Here’s a thorny situation to pick apart. In the wake of all the unrest following the death of George Floyd, both Uber Eats and Postmates have come up with a promotional offer ostensibly being pushed out to promote unity and ease racial divisiveness. They’re offering to waive their delivery fees for any meals from restaurants with Black owners. For anyone who follows the news regularly, that proposal is probably setting off a couple of alarms. With all of the fair treatment laws in place and a general legal insistence on everyone and everything supposedly being “color blind,” is that something they can do, even if it sounds like a generous and helpful gesture?
The Free Beacon dug deeply into that question this week and found that the answer is… complicated. Like, extremely complicated, revolving around a number of factors including what state you’re placing the order in and whether or not you’re talking about federal, state or municipal laws.
New meal-delivery company promotions benefiting black-owned restaurants are raising legal questions about whether gig economy giants can offer race-based benefits.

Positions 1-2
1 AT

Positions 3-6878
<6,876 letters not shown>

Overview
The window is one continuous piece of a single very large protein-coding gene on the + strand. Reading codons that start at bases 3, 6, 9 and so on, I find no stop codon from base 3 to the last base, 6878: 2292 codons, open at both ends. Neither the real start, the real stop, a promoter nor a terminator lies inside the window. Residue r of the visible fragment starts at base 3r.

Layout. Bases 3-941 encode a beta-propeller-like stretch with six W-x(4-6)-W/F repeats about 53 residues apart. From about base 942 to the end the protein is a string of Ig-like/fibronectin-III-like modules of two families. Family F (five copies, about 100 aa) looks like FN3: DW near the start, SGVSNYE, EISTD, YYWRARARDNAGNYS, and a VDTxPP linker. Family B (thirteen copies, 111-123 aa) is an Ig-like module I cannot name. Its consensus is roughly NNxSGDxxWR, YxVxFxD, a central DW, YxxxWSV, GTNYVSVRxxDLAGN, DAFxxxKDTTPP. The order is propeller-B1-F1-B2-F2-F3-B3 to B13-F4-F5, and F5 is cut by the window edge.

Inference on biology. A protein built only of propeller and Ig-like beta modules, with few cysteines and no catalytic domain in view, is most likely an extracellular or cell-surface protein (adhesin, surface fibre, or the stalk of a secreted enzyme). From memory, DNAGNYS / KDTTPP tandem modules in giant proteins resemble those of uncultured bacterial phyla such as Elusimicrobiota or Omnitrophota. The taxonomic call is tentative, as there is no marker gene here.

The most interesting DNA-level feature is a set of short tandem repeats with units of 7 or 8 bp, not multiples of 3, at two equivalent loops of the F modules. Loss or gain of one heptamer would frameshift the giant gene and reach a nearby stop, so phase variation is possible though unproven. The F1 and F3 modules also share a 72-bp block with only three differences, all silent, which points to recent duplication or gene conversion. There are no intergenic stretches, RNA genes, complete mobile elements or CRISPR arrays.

The programs, announced by Uber Eats and Postmates following the death of George Floyd at the hands of police, waive delivery fees for black-owned restaurants but make no such benefit available to other minority or white-owned businesses.
The legal questions are compounded by a lack of transparency surrounding the programs and seemingly random participant criteria. Postmates has already made missteps. At least two businesses owned by white or Arab proprietors were on curated lists and searches of black-owned restaurants on the Postmates Washington-area platform as recently as Tuesday. Both restaurants told the Washington Free Beacon that they were added without consultation and were removed following the Free Beacon‘s inquiries.